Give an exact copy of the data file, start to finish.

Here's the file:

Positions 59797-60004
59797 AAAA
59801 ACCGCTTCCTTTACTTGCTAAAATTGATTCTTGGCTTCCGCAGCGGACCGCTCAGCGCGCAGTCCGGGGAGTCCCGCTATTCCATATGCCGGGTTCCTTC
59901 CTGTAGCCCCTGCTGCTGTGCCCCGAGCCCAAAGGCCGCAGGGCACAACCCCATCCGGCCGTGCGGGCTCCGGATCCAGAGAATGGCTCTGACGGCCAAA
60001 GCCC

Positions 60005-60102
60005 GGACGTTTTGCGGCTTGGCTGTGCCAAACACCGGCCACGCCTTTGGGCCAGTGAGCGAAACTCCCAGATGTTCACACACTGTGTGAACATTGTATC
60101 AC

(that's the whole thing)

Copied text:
Positions 59797-60004
59797 AAAA
59801 ACCGCTTCCTTTACTTGCTAAAATTGATTCTTGGCTTCCGCAGCGGACCGCTCAGCGCGCAGTCCGGGGAGTCCCGCTATTCCATATGCCGGGTTCCTTC
59901 CTGTAGCCCCTGCTGCTGTGCCCCGAGCCCAAAGGCCGCAGGGCACAACCCCATCCGGCCGTGCGGGCTCCGGATCCAGAGAATGGCTCTGACGGCCAAA
60001 GCCC

Positions 60005-60102
60005 GGACGTTTTGCGGCTTGGCTGTGCCAAACACCGGCCACGCCTTTGGGCCAGTGAGCGAAACTCCCAGATGTTCACACACTGTGTGAACATTGTATC
60101 AC